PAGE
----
A Word About Voting


Our society is based on the concept of self governance. The idea that the people in the society make the laws for society collectively.  So we act based on an agreed upon consensus of self rule.  A consensus formed by input from each person in our group.  We currently define this group as adults, aged eighteen years old; or older.  Since there are many people our country, it is not practical to seek each person’s opinion on each decision; as they are made.  Nor is there enough time to do so.

Therefore our government is representative; and we must choose a few people to act on the behalf of the whole group.  We have selected a process to pick our  representatives.  It is sometimes referred to as ‘one man, one vote’.  In theory, it gives every adult an opportunity to express their choices; through their chosen proxy.  Thus voting gives each adult in the community an equal chance to express their wishes.  Which leads to shared goals and multiplies our odds for reaching them.

Yet we know, as a practical matter, that a large percentage of us do not vote.  When we don’t vote, we lose our ability to influence decisions made on our behalf.  Or decisions made in our name.   Moreover, we don’t share our insight into choosing our societies decision makers.  So our wants, needs, thoughts, and insights may not be reflected in the communities plans or deeds.  When that happens we will likely feel disenfranchised. As well as disadvantaged.

However, there are several reasons why some of us don’t vote.  Reasons like apathy.  If we believe voting won’t make any difference, then it is a waste of our time.  If we are happy with, or indifferent to, the way things are; then we don’t need to vote.  Or when we decide that voting validates a system we don’t believe in; then we dare not vote.  But there are reasons beyond not caring.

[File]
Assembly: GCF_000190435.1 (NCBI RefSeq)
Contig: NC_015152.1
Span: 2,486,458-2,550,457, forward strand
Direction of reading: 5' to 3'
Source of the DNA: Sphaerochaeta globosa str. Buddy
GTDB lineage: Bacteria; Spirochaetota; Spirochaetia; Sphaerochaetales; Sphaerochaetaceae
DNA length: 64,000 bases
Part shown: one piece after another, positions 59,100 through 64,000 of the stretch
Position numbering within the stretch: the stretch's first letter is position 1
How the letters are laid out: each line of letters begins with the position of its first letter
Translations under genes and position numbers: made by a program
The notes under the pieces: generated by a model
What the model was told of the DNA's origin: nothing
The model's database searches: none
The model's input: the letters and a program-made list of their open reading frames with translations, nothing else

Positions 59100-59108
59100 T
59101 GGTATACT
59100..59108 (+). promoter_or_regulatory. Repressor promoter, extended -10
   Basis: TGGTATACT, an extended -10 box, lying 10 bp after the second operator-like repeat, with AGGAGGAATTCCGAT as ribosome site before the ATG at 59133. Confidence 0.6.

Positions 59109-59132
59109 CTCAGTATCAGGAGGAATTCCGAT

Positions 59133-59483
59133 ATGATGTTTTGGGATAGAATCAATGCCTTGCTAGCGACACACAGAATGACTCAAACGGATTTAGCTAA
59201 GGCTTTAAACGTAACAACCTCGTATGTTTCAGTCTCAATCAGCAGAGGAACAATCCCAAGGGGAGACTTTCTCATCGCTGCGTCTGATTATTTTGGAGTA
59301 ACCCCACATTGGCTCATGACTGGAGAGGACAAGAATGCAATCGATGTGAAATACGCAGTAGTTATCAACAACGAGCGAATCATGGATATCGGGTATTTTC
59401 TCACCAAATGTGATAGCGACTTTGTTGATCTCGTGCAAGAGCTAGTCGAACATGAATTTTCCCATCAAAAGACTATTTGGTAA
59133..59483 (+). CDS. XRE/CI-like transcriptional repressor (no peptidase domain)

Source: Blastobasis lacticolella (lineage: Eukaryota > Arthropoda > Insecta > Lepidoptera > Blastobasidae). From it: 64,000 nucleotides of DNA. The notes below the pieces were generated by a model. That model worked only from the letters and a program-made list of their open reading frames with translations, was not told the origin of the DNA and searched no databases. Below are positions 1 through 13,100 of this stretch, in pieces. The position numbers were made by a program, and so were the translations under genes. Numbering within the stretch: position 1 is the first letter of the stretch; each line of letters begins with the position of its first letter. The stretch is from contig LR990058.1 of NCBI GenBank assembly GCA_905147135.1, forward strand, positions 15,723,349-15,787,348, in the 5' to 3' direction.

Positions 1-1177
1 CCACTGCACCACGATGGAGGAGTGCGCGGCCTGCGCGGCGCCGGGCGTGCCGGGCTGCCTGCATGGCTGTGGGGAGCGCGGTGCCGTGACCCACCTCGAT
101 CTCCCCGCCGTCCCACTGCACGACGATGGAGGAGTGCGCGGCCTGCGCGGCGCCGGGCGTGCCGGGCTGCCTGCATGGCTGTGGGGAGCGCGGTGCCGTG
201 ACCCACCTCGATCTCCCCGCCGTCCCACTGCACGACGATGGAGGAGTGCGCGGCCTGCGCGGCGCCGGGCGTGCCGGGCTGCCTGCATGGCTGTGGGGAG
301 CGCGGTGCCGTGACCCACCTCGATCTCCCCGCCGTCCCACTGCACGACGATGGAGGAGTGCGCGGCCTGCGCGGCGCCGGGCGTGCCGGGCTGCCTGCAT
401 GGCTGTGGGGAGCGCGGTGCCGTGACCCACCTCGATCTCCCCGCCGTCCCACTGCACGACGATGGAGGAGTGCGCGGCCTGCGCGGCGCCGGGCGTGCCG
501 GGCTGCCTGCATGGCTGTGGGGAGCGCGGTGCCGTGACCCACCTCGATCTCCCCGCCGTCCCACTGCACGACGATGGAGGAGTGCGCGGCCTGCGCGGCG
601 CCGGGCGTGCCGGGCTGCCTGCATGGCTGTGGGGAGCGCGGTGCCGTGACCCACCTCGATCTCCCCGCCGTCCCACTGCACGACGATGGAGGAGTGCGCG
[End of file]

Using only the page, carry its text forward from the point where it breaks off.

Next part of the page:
Some of us do not vote because we don’t understand why we should.  The mechanisms of civil law, and the tax code have complexities most people do not understand.  How our vote affects these and other societal systems is often unclear.  We may feel that our vote has no impact on our communities’ direction or achievements.  Yet when we fail to share our input in this way it is a disadvantage for everyone.

For we are asked to vote on many things.  Such as who will run things.  Or who will set our priorities.  How many people will run things.  Which things will they have control over.  How long will they have the authority to run things.  Who will monitor their behavior to make sure they perform with fidelity.  How will we pay to have these and other duties performed.  What other duties should be done.  How much of that cost will come from each of us.

The decisions society makes affect our lives; which, in turn affects how we behave.  So we need to let others in the community know our position on these issues.  For we face crises that threaten our collective survival.  Now, more than ever, we need to cast and count every vote.  To assist this cause, we offer a link to information which we believe will assist U.S. voters.  The link is BetterKnowABallot.com.  We have used it to learn about voting in Ohio, this fall.  We recommend it to other U.S. citizens; in Ohio and other states.

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Respectfully Yours,

J. A. Stubbs, Editor-In-Chief

Forgotten Lore Publishing, llc